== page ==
At just 29% of national average earnings Britain has one of the lowest state pensions in the developed world, with much of Europe paying in excess of 90%, and there are 1.9m older people living in poverty many of whom were forced into retirement, pre 2011, and condemned to spending the rest of their lives in poverty.

According to Philip Alston, special rapporteur on extreme poverty to the UN, Government Ministers are in a “state of denial” about poverty. Quoting figures from the Joseph Rowntree Foundation, he said that more than 1.5 million people were destitute at some point in 2017, meaning they lived on less than £70 a week or went without essentials such as housing, food, clothing or heating. A fifth of the population, amounting to 14 million people, are living in poverty, Prof Alston said.

In contrast the pay of Chief Executives at businesses on the FTSE 100 index surged 11% on a median basis during 2017 while average earnings failed to keep pace with inflation, rising just 1.7% with inflation at 2.8%. Many of these Chief Executives have multi-million pound incomes. 

A consequence of this widening inequality is that there are now 3.9 million children living in poverty in the UK – an increase of 200,000 in just one year. The Government has focused on making work pay, but two in three children who are in poverty have a parent who is in work. Children brought up in poverty are less likely to do well at school, more likely to have health problems and have a shorter life expectancy.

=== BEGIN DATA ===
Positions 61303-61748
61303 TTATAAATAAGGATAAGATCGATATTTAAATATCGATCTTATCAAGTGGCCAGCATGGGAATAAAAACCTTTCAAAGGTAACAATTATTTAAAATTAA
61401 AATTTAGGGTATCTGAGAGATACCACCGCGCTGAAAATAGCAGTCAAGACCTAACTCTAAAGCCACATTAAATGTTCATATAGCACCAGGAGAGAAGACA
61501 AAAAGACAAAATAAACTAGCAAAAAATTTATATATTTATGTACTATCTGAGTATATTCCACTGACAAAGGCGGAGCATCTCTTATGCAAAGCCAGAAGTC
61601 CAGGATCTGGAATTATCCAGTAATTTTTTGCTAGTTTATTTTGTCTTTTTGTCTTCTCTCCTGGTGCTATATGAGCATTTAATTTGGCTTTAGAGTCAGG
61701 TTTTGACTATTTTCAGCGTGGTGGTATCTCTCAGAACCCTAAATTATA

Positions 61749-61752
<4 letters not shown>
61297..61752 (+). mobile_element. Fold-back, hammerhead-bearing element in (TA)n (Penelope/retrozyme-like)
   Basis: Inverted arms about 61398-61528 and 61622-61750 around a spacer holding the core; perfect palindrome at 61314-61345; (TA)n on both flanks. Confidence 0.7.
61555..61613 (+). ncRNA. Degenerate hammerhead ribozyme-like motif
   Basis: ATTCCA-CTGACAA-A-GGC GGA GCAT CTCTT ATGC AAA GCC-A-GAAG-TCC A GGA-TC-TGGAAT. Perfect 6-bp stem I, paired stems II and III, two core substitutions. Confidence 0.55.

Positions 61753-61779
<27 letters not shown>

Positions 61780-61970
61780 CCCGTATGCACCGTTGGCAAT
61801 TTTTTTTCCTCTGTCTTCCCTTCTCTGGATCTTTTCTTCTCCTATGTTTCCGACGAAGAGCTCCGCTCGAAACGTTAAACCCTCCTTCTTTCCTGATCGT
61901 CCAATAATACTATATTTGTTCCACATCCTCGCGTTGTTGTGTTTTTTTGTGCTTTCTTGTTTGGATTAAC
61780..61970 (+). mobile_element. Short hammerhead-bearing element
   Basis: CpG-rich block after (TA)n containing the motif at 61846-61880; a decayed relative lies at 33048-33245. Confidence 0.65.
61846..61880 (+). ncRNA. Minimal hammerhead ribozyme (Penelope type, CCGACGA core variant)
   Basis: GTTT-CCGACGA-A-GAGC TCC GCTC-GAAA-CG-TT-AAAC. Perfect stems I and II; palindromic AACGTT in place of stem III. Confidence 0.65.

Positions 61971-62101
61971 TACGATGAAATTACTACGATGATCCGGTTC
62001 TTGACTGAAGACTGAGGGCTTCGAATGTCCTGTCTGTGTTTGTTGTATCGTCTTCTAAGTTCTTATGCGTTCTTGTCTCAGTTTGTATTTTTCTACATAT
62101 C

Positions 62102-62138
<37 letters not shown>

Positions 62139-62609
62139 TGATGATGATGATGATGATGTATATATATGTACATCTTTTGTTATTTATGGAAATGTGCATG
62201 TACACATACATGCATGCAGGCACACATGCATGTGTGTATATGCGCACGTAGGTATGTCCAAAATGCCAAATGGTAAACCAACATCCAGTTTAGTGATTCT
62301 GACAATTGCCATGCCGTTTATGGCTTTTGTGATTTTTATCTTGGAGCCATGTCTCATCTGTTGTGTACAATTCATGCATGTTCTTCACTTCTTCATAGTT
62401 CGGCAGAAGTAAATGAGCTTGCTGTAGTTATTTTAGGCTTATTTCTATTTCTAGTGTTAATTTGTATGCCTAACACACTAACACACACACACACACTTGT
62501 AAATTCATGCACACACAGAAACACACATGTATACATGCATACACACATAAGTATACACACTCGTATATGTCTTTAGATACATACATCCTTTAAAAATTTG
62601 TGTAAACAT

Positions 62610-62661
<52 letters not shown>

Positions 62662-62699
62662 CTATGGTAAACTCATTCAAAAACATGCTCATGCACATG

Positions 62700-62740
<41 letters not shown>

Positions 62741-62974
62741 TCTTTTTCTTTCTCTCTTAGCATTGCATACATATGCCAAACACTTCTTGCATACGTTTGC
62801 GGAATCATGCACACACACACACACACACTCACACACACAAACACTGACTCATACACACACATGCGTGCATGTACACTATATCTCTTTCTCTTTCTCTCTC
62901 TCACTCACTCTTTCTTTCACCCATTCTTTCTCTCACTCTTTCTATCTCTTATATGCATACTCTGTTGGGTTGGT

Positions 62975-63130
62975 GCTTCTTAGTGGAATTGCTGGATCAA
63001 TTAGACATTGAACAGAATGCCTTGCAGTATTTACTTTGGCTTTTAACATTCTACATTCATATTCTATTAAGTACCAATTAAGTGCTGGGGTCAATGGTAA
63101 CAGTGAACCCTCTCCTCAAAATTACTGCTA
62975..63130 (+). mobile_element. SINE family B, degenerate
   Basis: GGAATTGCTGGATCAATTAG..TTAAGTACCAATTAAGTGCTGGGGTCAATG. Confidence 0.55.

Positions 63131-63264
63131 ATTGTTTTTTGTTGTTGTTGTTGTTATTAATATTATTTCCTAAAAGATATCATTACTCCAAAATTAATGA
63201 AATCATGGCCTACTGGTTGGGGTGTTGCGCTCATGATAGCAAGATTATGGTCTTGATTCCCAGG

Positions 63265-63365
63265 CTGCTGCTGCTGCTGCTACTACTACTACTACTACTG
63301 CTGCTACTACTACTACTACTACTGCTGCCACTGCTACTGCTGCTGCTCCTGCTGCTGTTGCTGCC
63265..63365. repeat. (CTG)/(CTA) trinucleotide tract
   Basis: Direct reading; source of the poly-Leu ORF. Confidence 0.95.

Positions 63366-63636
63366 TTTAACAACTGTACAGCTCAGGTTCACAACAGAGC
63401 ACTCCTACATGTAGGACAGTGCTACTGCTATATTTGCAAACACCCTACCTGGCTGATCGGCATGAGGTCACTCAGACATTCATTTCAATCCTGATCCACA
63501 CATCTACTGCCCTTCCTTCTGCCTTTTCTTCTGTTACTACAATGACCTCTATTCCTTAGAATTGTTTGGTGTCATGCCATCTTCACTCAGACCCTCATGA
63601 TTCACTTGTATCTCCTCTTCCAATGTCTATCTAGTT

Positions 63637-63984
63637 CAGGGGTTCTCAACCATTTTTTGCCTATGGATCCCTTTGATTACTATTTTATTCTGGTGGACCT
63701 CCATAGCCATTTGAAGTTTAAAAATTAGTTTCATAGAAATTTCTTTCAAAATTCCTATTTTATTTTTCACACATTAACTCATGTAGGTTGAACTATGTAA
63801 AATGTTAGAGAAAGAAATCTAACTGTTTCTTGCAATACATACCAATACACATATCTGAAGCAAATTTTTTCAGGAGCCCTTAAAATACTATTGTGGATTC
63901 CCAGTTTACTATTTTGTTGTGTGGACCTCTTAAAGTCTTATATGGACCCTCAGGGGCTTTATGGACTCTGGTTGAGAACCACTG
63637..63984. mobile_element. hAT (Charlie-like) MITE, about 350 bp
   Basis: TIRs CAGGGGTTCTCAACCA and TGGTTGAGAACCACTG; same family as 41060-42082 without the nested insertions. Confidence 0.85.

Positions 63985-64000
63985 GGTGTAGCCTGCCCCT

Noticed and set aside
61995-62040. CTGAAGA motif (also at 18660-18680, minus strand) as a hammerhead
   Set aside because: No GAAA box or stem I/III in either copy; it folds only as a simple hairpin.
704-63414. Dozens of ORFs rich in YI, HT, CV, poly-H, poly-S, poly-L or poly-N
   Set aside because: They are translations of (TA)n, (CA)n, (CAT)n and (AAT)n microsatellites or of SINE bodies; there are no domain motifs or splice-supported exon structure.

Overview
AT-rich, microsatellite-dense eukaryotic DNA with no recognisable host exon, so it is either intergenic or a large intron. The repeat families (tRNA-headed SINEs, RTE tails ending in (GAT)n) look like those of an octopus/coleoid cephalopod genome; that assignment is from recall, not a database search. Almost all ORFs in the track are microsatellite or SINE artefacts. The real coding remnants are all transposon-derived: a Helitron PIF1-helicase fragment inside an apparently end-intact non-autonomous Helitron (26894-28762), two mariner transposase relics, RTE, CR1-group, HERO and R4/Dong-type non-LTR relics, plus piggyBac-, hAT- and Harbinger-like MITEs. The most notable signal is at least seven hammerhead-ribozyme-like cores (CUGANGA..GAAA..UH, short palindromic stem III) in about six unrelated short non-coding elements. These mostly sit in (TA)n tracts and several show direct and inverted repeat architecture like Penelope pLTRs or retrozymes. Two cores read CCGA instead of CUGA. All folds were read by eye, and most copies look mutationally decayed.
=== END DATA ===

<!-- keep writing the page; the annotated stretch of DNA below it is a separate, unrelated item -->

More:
In 1997 Gordon Brown abolished the tax relief pension funds earned on dividends from stock market investment which sent many pension funds from surplus to deficit within a decade and led to the demise of many final salary pensions. In 1971 the index linking of public sector pensions changed from earnings to RPI and then in 2011 from RPI to CPI and more recently from final to average salary. Over the last ten years pensions index linked to CPI have increased by 26.6% when had they still been increased by RPI they would have gone up by 32.4%. Average earnings have gone up by 41.7%. 

Posted in Op-eds | Tagged | 29 Comments
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    @Tim Hill. Just for the avoidance of doubt. Whilst I think Jo performed extremely well under pressure I also agree with David Raw that she...
  • User AvatarPeter Watson 22nd Nov - 11:26pm
    The problem for Swinson is that while Johnson and Corbyn expect to be given a very tough time by the "other side", she was given...
  • User AvatarTim Hill 22nd Nov - 11:26pm
    David Raw - Why are you active on this site, when you clearly aren't a campaigning, loyal LD member/supporter ? I also thought Jo performed...
  • User AvatarJohn Marriott 22nd Nov - 10:56pm
    I liked the format of tonight’s Leaders’ Question Time. Sadly, I‘m afraid that Jo Swinson did not rise to the occasion, despite the spin that...
  • User AvatarPaul Holmes 22nd Nov - 10:52pm
    JohnB - Question Time audience ask politically motivated questions of Political Party Leaders during a General Election. Shock. Horror. Who would ever anticipate such a...
  • User AvatarJohn B 22nd Nov - 10:41pm
    David Raw: It was stuffed full of people who asked perfectly fair legitimate questions, and I’m afraid they didn’t get adequate answers….. so it doesn’t...